The not-so-WEIRD world of human behavioural wiring
Science is expanding its knowledge of behaviour to look at differences due to culture and biology
Some years back, an article in Nature caught my eye. Its title, "Most people are not WEIRD", makes good sense when it is clear that WEIRD stands for Western, educated, industrialised, rich, and democratic.
The authors report that the bulk of knowledge that researchers have accumulated on human behaviour has been drawn from studies done on university students in North America and Europe. This is of course a minuscule and highly biased sample; it cannot represent all of humanity.
Our ancestors migrated out of Africa only some 100,000 years ago, settling in the vastly different environments of the virgin planet, from steaming jungles to the white Arctic. Despite these recent origins, the experience has sculpted us into a highly heterogeneous species. In turn, these differences, both biological and cultural, give us the raw materials that feed into evolutionary processes.
Scientists have recently begun to investigate these differences in terms of geography. A behavioural difference that has been noted is that between the "holistic" approach of East Asia and the "analytic" process of the West. While the analytic mind reasons according to Aristotelian logic - such as "if A is true then not-A is false" - the holistic mind is more intuitive as well as more tolerant of differences. This cultural attitude is exemplified by late leader Deng Xiaoping's saying that it does not matter whether the cat is black or white as long as it catches mice.
A study published several months ago in Science goes a little deeper into these differences by comparing the behavioural effects of two forms of agriculture in China. It turns out that people from regions that have traditionally practised rice farming are more holistic and interdependent in their thinking, presumably because rice growing requires a more group coordination than wheat production. The 1,162 subjects of the study were university students of Han ethnicity who come from all over China. Since these students are all removed from actual farming themselves, the effect of rice culture on their mind may persist over many generations.
But our biology is even more critical than our culture. Especially sensitive is the issue of sex, the differences between men and women. When the president of Harvard University publicly mused on these differences in 2005, and how they might account for the scarcity of women in the sciences, it created a furore, both in academia and in the media. But "different" is not necessarily better or worse. With modern technology being used to examine the connections of the living brain, such differences are undeniable. In fact, as early as 1973, an autopsy study by a Canadian group reported a significant size difference in a language area in the brains of infants.
The latest report on sex differences, published in the Proceedings of the National Academy of Sciences of the USA, came from a group of researchers based in Philadelphia. Using the powerful methods of diffusion tensor imaging, which can show how various regions of the brain connect to each other, they studied the brains of 428 males and 521 females, between the ages of eight and 22. Findings extracted from such a large sample of brains are correspondingly significant statistically.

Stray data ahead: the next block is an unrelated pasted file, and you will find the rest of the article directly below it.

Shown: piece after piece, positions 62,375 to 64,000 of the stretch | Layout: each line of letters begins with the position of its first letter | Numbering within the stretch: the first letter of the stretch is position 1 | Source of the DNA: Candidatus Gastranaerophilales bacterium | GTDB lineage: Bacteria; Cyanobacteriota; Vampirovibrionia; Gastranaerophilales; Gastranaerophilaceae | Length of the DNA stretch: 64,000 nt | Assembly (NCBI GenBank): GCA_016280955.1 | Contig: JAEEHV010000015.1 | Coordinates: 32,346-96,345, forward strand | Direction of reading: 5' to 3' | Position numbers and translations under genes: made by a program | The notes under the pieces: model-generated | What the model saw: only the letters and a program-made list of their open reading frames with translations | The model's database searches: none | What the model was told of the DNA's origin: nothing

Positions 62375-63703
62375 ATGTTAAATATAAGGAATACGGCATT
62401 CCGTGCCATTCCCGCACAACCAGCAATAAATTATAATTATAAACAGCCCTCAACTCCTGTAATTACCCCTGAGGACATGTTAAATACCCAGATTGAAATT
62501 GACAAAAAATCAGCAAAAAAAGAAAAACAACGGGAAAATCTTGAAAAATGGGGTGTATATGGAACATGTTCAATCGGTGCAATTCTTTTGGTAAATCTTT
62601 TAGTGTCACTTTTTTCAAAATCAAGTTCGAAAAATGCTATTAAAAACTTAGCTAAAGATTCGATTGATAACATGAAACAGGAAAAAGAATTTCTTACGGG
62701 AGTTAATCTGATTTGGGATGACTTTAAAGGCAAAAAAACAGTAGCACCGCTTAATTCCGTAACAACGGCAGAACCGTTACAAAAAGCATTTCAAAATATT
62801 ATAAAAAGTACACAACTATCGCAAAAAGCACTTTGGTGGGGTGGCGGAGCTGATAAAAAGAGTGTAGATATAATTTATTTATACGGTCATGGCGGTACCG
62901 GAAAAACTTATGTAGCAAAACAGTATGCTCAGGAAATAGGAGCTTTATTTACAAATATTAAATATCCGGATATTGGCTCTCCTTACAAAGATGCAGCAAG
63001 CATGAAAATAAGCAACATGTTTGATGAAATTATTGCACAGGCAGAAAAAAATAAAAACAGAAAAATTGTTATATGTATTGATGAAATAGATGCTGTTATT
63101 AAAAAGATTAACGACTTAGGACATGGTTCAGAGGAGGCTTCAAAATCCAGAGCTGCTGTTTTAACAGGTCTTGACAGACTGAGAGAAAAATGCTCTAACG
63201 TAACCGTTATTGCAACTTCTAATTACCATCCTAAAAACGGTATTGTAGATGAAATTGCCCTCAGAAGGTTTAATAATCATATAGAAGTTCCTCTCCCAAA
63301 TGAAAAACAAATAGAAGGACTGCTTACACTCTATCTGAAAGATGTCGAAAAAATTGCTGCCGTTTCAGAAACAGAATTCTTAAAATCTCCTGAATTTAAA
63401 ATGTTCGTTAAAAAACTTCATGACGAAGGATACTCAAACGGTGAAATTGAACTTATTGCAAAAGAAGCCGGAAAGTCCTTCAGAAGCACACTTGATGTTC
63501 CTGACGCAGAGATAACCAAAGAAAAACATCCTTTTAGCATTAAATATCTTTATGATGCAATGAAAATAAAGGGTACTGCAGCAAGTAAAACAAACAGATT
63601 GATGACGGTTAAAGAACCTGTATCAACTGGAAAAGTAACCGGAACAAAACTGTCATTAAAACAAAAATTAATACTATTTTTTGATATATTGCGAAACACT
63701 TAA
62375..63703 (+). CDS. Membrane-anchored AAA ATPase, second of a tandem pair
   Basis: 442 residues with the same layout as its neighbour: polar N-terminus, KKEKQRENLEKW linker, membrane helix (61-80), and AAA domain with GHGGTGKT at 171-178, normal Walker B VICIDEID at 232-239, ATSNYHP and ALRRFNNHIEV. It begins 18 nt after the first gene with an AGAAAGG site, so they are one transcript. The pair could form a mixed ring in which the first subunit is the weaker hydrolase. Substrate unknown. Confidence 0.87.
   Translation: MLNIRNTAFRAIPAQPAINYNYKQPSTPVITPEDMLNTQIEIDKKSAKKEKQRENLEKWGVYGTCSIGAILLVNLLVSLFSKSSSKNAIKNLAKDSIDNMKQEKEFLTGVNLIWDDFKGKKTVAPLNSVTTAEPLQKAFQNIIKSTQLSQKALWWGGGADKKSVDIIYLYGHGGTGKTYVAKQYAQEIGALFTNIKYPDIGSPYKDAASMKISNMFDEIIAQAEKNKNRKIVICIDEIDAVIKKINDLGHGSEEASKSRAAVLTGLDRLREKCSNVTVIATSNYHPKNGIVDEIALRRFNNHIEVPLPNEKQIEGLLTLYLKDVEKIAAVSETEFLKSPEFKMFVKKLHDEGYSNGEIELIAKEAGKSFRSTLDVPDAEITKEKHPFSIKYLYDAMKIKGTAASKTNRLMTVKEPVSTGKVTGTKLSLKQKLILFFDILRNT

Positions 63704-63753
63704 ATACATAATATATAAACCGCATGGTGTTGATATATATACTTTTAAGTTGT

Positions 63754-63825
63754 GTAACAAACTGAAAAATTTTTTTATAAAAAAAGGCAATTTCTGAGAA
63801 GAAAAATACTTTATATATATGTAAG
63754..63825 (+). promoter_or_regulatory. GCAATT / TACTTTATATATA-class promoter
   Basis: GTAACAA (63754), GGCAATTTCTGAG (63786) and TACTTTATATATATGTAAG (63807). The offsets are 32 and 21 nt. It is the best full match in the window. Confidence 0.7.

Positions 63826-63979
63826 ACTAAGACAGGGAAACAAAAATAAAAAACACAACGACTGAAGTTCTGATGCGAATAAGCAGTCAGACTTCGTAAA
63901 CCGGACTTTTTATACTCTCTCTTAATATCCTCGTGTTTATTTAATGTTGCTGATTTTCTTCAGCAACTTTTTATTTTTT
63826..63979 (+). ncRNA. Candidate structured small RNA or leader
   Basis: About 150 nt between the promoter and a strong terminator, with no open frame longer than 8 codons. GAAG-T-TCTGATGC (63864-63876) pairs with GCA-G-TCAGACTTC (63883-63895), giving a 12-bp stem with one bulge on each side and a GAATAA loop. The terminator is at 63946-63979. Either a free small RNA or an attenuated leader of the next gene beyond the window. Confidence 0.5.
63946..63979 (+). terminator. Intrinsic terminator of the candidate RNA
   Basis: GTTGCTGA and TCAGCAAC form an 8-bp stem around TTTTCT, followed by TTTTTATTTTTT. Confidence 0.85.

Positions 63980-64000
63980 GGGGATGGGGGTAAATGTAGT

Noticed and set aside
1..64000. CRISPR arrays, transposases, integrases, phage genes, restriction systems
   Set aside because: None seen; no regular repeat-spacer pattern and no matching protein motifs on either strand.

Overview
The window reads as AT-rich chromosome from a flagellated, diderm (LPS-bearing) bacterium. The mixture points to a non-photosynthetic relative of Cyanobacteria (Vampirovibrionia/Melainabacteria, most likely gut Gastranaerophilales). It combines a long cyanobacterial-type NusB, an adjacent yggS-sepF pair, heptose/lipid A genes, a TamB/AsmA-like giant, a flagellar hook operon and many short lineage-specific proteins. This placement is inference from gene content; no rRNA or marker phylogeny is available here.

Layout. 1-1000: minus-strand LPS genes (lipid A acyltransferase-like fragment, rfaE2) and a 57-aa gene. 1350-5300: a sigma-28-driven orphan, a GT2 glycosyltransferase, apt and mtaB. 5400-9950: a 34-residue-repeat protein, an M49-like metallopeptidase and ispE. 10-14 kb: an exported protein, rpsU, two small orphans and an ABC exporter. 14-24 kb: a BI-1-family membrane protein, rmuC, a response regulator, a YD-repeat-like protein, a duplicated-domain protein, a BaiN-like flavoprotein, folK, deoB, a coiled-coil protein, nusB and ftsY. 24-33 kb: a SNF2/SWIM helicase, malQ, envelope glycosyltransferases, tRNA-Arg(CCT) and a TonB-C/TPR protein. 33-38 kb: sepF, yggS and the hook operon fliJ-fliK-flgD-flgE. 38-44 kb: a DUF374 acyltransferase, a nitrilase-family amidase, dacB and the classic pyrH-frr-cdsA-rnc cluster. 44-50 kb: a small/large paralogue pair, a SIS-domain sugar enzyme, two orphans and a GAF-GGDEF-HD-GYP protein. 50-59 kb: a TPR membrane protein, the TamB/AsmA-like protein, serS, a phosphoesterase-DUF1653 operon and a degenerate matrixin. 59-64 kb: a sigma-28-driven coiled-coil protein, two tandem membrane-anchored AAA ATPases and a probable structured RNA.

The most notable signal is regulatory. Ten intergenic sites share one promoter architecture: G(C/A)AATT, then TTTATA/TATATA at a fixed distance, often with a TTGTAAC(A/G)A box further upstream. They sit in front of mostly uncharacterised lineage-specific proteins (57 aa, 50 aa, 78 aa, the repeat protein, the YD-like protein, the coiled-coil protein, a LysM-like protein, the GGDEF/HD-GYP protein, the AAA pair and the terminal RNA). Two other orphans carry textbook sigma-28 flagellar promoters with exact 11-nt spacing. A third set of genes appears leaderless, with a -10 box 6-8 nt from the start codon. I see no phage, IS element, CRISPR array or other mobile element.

Previous data from structural imaging suggest that male brains are optimised for communication within the hemispheres, whereas female brains are optimised for communication across them. The Philadelphia study "overwhelmingly supported this hypothesis at every level [global, lobar, and regional]," the authors said. Furthermore, the neural basis for this sex difference can be seen even in their youngest group of subjects, aged between eight and 13 years.
This pool of subjects was also tested for various behavioural tasks. These tests also showed a clear sex difference: females doing better on attention, word and face memory, and social cognition, while males doing better on spatial processing, and motor and sensorimotor speed. Now we can better understand the brain basis for the complementary specialisations between the sexes, which may be seen as an advantage for our species as a whole.
Now that our horizons have been extended in this direction of human differences, we can see two major avenues for future research.
One has to do with achieving a better balance of knowledge based on all major populations around the world. Of the 949 subjects in the Philadelphia study, only 10 were Asian. It is also of great interest to see if the rest of the world shows similar differences between the sexes. Which behavioural differences have a brain basis?
The second avenue of research has to do with the later stages of our life.
While a great deal has been learned in recent decades about how we develop from infancy, through childhood and adolescence to adulthood, much less is known about the brain processes from adulthood to senescence, or deterioration with age.
The entire world is ageing rapidly, and people differ dramatically by culture and by geography in how well they cope with this process. It is also of great interest to see how the sexes differ in this part of life's journey, from brain to behaviour, in various regions of the world.
William S-Y. Wang, is Director of the Centre for Language and Human Complexity at the Chinese University of Hong Kong